With all these things to weigh, at the end of 2017 the Secretary of State responded to the public pressure and assured that a €15 million scheme to rehouse the population between 2018 and 2022 was secured (DN 2017b). According to unconfirmed information transmitted to the residents, such funding was to come from PER parallel program PROHABITA’s remaining funds. The residents asked to be kept abreast of developments, the SCC made yet another update of eligible households and proposed a rough timeline for rehousing, but micro-controversies started immediately: two of the neighbourhood’s low-rise buildings, which were not registered as eligible for the PER, were not counted for the First Right either, and its residents started to express this was just one more example of token negotiations where everything would be decided according to the Seixal City Council with little in the way of participation.
Incidentally, some of the residents in these blocks had been part of the previous presidency of the Residents’ Association, so an atmosphere of distrust between them and the new presidency started to build up. As anxiety increased, Chão and ADVSC set up a meeting with academics who have studied the implementation problems of PER rehousing schemes (this author included), so they could share with residents what they had witnessed in other schemes and prepare them for what they would likely face in the months ahead: opaque information; discretionary decisions on eligibility; a tendency to disperse communities regardless of people wanting it or not; the preservation of the original site for private development; and other less important issues.
A meeting with residents and academics, December 2017.
Tensions related to the feud between the two factions of the Residents Association were palpable at this meeting. The most serious issue was related to building 13’s non-eligible status, which is obviously divisive. Different people warned that presenting a broken collective to institutional agents such as the Seixal City Council or the National Housing Institute would be detrimental to everyone’s case, and residents agreed, but disputes over small expenses kept appearing throughout the meeting. At a microscopic scale, it was clear that the social glue these towers and their families need to function as a community and interlocutor with state organisations was very frail.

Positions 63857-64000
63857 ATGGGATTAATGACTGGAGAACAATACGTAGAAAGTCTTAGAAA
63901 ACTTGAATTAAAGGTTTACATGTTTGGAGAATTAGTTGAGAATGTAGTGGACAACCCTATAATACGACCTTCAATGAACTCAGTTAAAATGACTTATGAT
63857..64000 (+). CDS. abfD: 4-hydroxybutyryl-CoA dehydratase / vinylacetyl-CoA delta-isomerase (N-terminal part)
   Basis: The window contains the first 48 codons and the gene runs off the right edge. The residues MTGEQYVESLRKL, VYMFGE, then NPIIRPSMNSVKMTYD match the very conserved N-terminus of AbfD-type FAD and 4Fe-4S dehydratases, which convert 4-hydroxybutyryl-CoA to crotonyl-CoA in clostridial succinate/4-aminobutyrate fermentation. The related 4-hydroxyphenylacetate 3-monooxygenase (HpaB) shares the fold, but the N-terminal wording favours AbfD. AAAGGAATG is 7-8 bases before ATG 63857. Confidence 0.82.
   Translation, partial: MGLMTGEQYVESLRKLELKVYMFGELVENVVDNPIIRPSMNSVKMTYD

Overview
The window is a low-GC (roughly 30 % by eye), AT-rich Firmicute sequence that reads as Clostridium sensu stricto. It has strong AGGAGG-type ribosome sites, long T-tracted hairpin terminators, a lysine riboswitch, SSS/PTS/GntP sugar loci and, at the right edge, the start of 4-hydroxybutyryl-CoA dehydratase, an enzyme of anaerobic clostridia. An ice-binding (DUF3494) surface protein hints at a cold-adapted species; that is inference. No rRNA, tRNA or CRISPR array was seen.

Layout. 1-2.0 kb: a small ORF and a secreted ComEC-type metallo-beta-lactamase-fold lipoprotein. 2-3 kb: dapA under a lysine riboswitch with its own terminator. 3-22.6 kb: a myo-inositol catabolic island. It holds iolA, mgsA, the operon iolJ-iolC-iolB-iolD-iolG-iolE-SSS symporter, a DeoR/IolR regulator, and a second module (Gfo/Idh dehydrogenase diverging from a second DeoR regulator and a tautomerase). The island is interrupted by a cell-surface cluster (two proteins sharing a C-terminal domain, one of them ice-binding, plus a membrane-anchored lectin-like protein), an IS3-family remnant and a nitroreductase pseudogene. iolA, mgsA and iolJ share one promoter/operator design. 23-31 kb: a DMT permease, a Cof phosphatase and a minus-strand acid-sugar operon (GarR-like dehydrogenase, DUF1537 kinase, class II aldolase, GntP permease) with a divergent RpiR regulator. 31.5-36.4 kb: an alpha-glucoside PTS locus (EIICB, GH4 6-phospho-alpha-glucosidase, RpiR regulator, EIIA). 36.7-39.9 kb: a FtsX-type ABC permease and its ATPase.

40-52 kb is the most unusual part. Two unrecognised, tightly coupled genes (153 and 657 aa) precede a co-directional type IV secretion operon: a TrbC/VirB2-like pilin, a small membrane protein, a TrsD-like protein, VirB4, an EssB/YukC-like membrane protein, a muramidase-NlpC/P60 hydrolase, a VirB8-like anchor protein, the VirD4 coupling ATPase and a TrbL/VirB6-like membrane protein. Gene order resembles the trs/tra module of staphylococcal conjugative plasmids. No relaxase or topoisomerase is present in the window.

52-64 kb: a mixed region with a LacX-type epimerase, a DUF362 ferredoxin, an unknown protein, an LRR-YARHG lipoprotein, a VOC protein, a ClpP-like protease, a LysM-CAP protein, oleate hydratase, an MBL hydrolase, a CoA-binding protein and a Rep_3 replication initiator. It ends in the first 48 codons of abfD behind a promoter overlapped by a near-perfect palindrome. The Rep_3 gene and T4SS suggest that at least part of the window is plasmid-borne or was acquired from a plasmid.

Options and futures
The situation of indeterminacy is institutional as well as practical, in the sense of the doubts regarding what type of concrete intervention should be carried out. Four types of options could be envisaged, but given the towers have clear structural failings the first one, to rehabilitate them, can be automatically excluded. The other options would be:
a) A scheme that would see the implosion of the towers, the land cleared and the building of public housing on the site. Depending on the density to be approved it could include a part of the land to be developed for the private market and the added values act as financial support for the scheme. Such type of scheme was implemented at the Quinta do Mocho site mentioned above, with a partnership between the land owner-developer, the local government and the National Housing Institute. The problem with this option is where to rehouse people in the interim, although temporary accommodation could be arranged.
b) A second option, one that has been more often advanced, would entail the move of some residents to existing public housing in the municipality, namely at the Cucena estate, where the SCC has vacant dwellings and space on which to build. In that case, households from Lote 10 could move straight away to Cucena and the rest would do so once the new buildings would be ready. The problem with this option is that residents do not like the Cucena estate for a number of reasons, including its somewhat segregated location, the perceived poor quality of its apartments and the existence of segments of the population they do not anticipate getting along well with.
c) A third option, and the one that has been mooted more frequently, would see each household rehoused individually to dispersed locations, in a scheme not unlike the PER offshoot PER Famílias, which subsidized slum dwellers for home ownership within a specified financial ceiling. Because of this latter element, the scheme can be argued to have a characteristic of ‘in-built displacement’, yet paradoxically many people in the neighbourhood seem to prefer it, even those who will be affected by the break-up of community ties and support networks such as the informal creches women have set up among themselves to take care of their kids while they go to work. Furthermore, the First Right program has this type of logic imprinted into it, in the sense that more than increasing the number of public housing dwellings (which is diminutive, representing only 2 percent of all housing in the country) it will seek to improve offer through rent subsidies and similar instruments. For these reasons this will likely be the winning model.
Actually existing infrastructures
Until that is settled, all that residents have as their only shelter are the towers in their current condition. So I want to come back again to the ‘actually existing’ highrise slum and pay attention to it. This is where the third element that holds these tower blocks as a network of technologies and people’s agency appears.